More Assassin's Creed games are coming out in the next couple of months, along with their slogan, "History is our playground." But these games are not about history, they're about conspiracy theories, and conspiracy theories are often brash simplifications of more complex historical events, as the next installments are going to be.
I really enjoyed playing these games because the gameplay is incredibly fun (if getting a little samey after all these years), and the settings - from Renaissance Italy to the eighteenth century Caribbean seas - are spectacular. But I hated seeing great historical events - from the Third Crusade, to the French Revolution - as just a consequence of a fight between the two secret world-order organisations, The Assassins and The Templars (both of which were actually virtually non-existent by the 1300s). Big historical figures - and I'm talking about the greatest minds in history, who changed the way we live and think and understand the nature of our existence - are poorly written simulacrums there to prop up the games' cardboard protagonists, who are usually white, cocky Lotharios who think they are very smart.
In the Assassin's Creed universe, Leonardo da Vinci is a high-pitched sycophant besotted with Ezio Auditore; Maximilian Robespierre is a member of the secret Templar organisation who wants to "instigate a widespread revolution in France" (i.e. the French Revolution) in order to control humanity; even Charles Darwin is only able to continue his work because the Assassin twins Evie and Jacob Frye oblige to kill his rivals.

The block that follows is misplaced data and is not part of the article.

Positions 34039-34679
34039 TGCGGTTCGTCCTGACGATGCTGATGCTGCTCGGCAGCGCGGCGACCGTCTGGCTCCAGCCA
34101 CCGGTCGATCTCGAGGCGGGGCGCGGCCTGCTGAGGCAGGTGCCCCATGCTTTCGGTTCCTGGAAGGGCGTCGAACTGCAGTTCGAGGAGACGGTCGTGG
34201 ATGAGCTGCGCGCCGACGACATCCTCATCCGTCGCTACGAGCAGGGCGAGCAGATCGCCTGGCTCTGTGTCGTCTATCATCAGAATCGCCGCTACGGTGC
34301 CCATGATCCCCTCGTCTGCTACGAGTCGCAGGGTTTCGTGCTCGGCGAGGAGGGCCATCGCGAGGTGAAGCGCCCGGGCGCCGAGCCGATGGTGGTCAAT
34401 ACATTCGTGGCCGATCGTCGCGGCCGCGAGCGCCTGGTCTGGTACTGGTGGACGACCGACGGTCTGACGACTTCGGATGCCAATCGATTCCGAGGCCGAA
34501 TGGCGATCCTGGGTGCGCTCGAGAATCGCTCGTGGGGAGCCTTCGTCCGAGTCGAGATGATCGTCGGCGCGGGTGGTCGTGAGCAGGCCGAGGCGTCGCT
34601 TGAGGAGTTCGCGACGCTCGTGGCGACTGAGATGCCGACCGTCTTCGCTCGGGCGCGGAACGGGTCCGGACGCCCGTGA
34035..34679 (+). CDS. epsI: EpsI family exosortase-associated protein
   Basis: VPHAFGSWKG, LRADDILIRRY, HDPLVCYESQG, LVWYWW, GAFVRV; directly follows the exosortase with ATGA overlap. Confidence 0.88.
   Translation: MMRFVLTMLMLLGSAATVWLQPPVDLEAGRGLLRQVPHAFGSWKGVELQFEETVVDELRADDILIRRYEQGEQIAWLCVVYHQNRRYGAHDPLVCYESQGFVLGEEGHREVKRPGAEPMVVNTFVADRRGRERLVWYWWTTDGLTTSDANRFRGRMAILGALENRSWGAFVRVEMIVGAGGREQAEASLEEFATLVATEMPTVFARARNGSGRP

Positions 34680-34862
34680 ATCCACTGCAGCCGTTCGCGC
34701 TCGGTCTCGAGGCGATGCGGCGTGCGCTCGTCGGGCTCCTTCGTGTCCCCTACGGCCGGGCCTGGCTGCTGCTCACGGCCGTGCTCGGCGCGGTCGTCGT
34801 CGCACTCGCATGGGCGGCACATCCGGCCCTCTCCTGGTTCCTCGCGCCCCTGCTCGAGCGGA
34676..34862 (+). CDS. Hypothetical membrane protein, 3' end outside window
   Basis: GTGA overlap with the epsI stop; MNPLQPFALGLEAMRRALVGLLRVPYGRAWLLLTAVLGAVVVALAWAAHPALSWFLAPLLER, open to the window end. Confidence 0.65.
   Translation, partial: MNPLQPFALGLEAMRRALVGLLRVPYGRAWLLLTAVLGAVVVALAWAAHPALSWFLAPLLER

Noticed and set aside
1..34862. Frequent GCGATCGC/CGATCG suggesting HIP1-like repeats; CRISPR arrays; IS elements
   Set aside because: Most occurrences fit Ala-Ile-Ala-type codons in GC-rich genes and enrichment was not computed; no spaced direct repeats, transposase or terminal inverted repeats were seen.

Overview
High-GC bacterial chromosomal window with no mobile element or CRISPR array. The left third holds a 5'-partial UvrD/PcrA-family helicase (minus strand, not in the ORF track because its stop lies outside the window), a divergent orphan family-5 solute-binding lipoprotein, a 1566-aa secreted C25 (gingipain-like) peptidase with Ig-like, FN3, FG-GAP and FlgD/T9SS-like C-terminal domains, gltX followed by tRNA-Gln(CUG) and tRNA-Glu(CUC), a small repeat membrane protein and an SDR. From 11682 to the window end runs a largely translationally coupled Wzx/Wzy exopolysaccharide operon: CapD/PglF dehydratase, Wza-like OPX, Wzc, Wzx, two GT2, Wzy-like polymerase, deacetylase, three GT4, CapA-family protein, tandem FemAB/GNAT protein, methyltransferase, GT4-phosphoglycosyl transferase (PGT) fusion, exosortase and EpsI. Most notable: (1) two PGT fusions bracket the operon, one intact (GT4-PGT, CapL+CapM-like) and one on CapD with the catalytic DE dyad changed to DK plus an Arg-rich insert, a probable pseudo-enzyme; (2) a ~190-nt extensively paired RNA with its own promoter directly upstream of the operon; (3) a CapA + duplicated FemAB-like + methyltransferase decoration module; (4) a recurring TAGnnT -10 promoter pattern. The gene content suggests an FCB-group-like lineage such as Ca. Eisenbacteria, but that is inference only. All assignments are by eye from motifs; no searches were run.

The ridiculous list goes on and on. The Assassins were responsible for everything, from Richard I's campaigns in the Third Crusade, to having cream and milk in our coffee. History is reduced to nothing more than to accentuate the oafish characters of the Assassin's Creed universe.
This distorted style of historical storytelling isn't just confined to Assassin's Creed, though. In Rise of the Tomb Raider, the thirteenth century Mongol campaigns in and around Russia were just a way for a secret organisation called 'The Trinity' to get their evil hands on another McGuffin-style artefact called 'The Divine Source' (The Assassins and The Templars in Assassin's Creed are after McGuffin-style artefacts called the 'Pieces of Eden'). Classical mythology suffers similar treatment: in God of War III, the anti-hero Kratos slays most of the Greek heroes and even gods in drastically violent ways (which includes shoving your thumbs into Poseidon's eyes, punching Herakles to death, and snapping Hera's neck), just to find another MacGuffin, this time the mythological Pandora, who, um, holds the key to killing Zeus.
Why do so many video games treat history like this? Are they incapable of finding good writers? Or do game developers presume that gamers will be turned off by more factual history in games, and in turn turned off by anything other than conspiracy theories which dooms the games' plots from being interesting right from the start? The results show that history is more than just a playground.